My stomach turned to liquid as I stood up to speak…
Was I really the girl who enjoyed making speeches at school?
Thursday was a milestone: it was the opening night of my art college graduation exhibition, with over 300 works going on display – including mine.
But that wasn’t the milestone. The milestone was that I was the Master of Ceremonies.
A gallery curator came to find me afterwards to compliment me. She was the first of many (at least four).
“You’re a natural,” they said, and I glowed, even more so because there was a time when I was scared of public speaking.
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By scared, I mean vomit-inducing terrified! I once read that more women are scared of public speaking than of dying, and I understood entirely.
Ripley’s Believe It Or Not commissioned this study of 2 000 women a decade ago.
They thought women would quake at Ripley’s shrunken heads and torture tools but no: we freaked out at public speaking.
It’s ranked up there as greatest fear number three, right behind losing a family member and being buried alive; it’s considered worse than snakes, spiders, fire and mice.
For me this fear reached its peak about seven years ago. Standing up to speak in front of strangers, my stomach turned to liquid.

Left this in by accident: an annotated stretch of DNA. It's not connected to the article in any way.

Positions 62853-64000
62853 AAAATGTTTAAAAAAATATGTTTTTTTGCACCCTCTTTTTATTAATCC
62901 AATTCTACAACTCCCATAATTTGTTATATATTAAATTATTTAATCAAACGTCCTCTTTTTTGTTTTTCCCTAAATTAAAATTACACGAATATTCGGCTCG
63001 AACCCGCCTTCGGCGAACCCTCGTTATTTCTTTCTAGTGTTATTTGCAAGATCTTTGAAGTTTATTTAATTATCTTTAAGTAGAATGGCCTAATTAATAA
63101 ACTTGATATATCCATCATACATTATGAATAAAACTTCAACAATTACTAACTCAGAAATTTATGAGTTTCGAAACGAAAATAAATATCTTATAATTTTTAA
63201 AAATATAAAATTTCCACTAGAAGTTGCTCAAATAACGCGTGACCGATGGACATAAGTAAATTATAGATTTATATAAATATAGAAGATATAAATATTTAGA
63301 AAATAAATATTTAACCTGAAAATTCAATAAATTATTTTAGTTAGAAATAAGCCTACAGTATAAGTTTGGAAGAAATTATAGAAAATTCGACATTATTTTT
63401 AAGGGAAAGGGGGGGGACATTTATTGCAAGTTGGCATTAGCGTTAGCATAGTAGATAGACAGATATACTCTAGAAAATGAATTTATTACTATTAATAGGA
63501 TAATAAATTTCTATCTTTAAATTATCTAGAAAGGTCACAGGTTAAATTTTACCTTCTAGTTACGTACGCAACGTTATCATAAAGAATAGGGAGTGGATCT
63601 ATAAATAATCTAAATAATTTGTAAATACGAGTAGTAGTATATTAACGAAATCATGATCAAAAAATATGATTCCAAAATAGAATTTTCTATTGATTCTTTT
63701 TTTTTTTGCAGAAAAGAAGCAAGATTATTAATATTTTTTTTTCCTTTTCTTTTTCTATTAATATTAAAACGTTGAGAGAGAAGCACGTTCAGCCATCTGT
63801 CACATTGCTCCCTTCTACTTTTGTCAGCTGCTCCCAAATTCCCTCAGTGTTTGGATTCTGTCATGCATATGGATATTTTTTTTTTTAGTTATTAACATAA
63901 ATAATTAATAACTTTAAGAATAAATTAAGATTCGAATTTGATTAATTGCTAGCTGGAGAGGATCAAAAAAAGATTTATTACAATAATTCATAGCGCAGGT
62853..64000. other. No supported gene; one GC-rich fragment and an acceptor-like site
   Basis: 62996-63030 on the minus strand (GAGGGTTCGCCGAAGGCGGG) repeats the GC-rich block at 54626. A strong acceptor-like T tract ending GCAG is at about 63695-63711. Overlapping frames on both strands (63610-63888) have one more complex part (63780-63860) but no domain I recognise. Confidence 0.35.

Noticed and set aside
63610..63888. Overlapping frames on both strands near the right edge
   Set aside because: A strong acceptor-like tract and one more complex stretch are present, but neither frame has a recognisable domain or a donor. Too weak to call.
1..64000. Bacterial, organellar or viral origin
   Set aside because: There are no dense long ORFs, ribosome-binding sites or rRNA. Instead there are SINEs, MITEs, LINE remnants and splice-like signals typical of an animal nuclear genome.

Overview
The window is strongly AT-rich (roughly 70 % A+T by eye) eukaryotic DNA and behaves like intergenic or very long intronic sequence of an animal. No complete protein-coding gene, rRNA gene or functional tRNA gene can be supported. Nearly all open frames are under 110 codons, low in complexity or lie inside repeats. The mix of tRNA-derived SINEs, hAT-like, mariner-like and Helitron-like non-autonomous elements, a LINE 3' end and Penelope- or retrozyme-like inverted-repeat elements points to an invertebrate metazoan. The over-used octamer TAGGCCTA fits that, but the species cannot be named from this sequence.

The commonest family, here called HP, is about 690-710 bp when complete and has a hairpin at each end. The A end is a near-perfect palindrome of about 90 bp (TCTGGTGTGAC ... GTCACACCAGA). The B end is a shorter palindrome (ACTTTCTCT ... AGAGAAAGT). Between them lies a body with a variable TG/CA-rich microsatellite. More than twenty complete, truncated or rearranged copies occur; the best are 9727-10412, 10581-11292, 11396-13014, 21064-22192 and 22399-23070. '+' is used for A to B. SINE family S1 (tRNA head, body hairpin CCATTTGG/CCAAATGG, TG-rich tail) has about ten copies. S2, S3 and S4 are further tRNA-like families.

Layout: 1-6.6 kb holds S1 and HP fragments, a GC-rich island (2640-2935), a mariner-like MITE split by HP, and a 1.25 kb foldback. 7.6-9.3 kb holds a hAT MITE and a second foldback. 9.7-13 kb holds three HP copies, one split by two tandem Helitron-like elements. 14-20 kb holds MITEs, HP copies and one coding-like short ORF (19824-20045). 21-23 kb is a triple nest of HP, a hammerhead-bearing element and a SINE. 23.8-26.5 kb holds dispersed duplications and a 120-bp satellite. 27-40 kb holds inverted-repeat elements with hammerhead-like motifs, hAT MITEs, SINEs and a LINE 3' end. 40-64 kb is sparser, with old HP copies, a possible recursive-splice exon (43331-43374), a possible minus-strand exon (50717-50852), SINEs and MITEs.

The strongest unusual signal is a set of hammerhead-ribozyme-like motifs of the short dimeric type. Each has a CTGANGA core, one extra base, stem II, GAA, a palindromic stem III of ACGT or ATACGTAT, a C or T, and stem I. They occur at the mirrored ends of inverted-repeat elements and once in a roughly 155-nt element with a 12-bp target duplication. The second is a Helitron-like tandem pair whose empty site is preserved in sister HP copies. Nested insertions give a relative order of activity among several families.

I stuttered, I blushed, my brain ceased up. Was I really the girl who enjoyed making speeches at school?
Yes, but I was also the girl who, age 12, entered a talent contest, belting out a favourite song alone on stage to be met with horrified silence.
I still squirm in humiliation; I still hear my lonely footfalls as I left the stage.
Slowly, my phobia grew. So what changed? Me. Fed up, I signed on for a weekend course in radio presenting.
Our mock broadcasts went out to nobody, but still fear twisted my guts.
“Pretend you’re talking to one person, maybe your granny,” they said. It helped.
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I also re-learned the thing the long-ago speech-making girl knew: be prepared.
In radio, the trick is to make hours of scripting sound off-the-cuff.
You might stay up all night honing your “spontaneous” remarks. Ditto public speaking: do your research, practise aloud.
As the radio folk I now work with taught me, the moment you stop feeling that pre-performance quiver is the moment you stop caring. And you should care.